The tragedy of the 2005 hurricane season still lingers in the collective memory of our country. The devastation wreaked on the Gulf coast should be a reminder to all Californians that flooding is a constant threat, and we should take precautions to ensure the safety of your family and minimize damage to property.
Floods can occur over the course of a few days or even within a few minutes or an hour (a flash flood). They can strike without warning. However, a comparatively small amount of time planning and stocking up on key supplies could make an important difference in what happens to you and your loved ones.
The best time to think about what will happen during a flood is before it strikes! If you follow just a few simple steps now, you have a better chance of being prepared should disaster occur in the future.
Make a Plan
Planning for a flood, or any natural disaster, can seem overwhelming. However, simply writing down key information you might need and coming up with answers to important questions will go a long way toward putting your mind at ease. Consider the following problems faced by many when disaster strikes:
- Where will you meet your loved ones if your home is unavailable (is this point on higher ground in the event of flash flood)?
- Who should your children trust if you cannot get to them?
- How will you know where to go should you evacuate?
- What should you bring with you?
- What about insurance?
- Medical care?
In the event of an emergency, answers to these questions will need to be automatic. Teach your children how to call 9-1-1 and who to contact in the event of a flood or other emergency. Practice evacuation from your home and the route you will travel to escape. Prepare a portable disaster kit that you can take should you need to evacuate. Fill out a downloadable “Family Disaster Plan” sheet and keep it with your emergency kit.
Get a Kit-Your kit should be lightweight (without the food and water) and portable, and should contain the following:
- Non-perishable Food and Water for Three Days: Store at least one gallon of water per person per day. Keep water in original, unopened containers. Replace items as they expire
- First Aid Kit-Assemble a kit for your home and one per car. It should include: bandages of various sizes; alcohol-based sanitizer or germicidal/antiseptic wipes; non-latex gloves, adhesive tape; anti-bacterial ointment; cold pack; small scissors; tweezers; CPR breathing barrier; and other items specific to your needs.
- Tools and Supplies: Disposable plates, cups and utensils; battery operated radio and flashlight with extra batteries; utility knife; matches in a waterproof container; extra cash and coins; feminine products; glasses or contact lenses; maps with evacuation routes clearly marked; sturdy gloves; cloth face masks (for mold leftover when flood waters recede); sturdy plastic garbage bags to keep belongings dry; rolls of duct tape and plastic sheeting; a fire extinguisher; and household chlorine bleach and medicine dropper (when diluted nine parts water to one part bleach, bleach can be used as a disinfectant, or in an emergency, you can use it to treat water by using 16 drops of regular household liquid bleach per gallon of water-do not use scented, color safe or bleaches with added cleaners).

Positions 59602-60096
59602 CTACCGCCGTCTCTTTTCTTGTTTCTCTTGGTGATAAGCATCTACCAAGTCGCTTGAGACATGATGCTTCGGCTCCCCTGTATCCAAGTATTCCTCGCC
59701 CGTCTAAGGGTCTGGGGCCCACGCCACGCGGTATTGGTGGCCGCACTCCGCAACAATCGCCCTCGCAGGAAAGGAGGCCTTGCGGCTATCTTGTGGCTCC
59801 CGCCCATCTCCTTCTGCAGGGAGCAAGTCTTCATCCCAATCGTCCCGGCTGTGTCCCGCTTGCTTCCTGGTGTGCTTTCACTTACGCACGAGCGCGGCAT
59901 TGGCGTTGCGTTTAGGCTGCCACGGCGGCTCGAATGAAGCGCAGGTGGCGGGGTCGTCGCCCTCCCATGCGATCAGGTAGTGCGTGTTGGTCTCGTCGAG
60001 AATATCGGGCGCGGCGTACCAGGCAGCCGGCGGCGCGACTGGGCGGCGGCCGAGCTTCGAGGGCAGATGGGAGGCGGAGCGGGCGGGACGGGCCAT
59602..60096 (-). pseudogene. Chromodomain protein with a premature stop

- Clothing and Bedding: One complete change of clothing and footwear per person, along with blankets or sleeping bags.
- Special Items: Some families have special needs, like for the elderly or young children. Remember: Keep important documents, such as insurance policies, birth certificates, passports, bank account numbers and credit card numbers in a waterproof, locking fire-box or other portable container. Also, make sure to stock up supplies for your pets.
- Learn CPR—it could save a life; and
- Check your first-aid and disaster preparedness kits for expired supplies; and
- Learn where “high ground” can be found in the event of a flash flood.
Know where to get information
- Know where to listen for announcements from local authorities on TV, local radio or National Oceanic and Atmospheric Administration (NOAA) weather stations or channels;
Make a card with contacts for:
- Family members and trusted friends;
- Medical providers;
- Fire department;
- Poison Control;
- Police; and
- Local Office of Emergency Services.
- Purchase flood insurance if you do not have it already;
- Take pictures of your belongings; and
- Know your insurance agency’s contact info.
- Now is the time to implement your family disaster plan.
- Review your completed “Family Disaster Plan” downloadable sheet;
- Based on the information you have gathered from news, police, or informed family and friends, determine whether you and your loved ones should evacuate;
- If you decide to evacuate (and you have time), leave your contact information and a sign saying you have evacuated on your front door. This will enable local officials to contact you when the danger has passed and not waste critical time searching your home for disaster victims.
- Get your prepared emergency kit and fire-box with important documents;
- If you are separated from loved ones, meet at your designated gathering spot;
- Get to safety; and
- When you and your family are safe, help others.
Return to Normal
- Make sure it is safe before you return to your home—contact local police, fire departments, or disaster relief agencies for information;
- Register as “Safe and Well” with the American Red Cross, so your family and friends will know your status and can obtain your contact information. Utilize the Red Cross and local services to locate lost loved ones. Visit http://www.redcross.org/ for more information;
- Contact your insurance provider to make a claim for damaged property;
- After life has returned to normal, evaluate what happened during this emergency for what worked well and what aspects you can learn from in preparing for the next disaster.